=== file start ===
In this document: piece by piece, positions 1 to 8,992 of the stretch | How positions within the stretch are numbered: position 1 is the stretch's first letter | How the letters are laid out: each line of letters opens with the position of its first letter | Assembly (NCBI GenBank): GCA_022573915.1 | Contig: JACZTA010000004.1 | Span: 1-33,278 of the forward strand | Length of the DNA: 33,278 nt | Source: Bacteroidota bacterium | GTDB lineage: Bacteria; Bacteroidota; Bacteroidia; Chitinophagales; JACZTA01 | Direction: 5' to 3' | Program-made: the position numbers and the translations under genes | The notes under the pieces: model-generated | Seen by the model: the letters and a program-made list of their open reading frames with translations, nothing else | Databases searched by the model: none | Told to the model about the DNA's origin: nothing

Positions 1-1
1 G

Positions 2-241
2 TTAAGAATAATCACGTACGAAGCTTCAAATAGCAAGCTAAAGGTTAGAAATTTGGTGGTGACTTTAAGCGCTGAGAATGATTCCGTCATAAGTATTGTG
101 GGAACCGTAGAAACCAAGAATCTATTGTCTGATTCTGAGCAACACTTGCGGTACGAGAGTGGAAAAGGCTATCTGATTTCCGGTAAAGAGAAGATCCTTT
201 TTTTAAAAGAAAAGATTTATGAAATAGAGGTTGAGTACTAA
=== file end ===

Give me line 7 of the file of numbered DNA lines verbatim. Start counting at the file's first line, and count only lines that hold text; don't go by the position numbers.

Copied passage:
201 TTTTAAAAGAAAAGATTTATGAAATAGAGGTTGAGTACTAA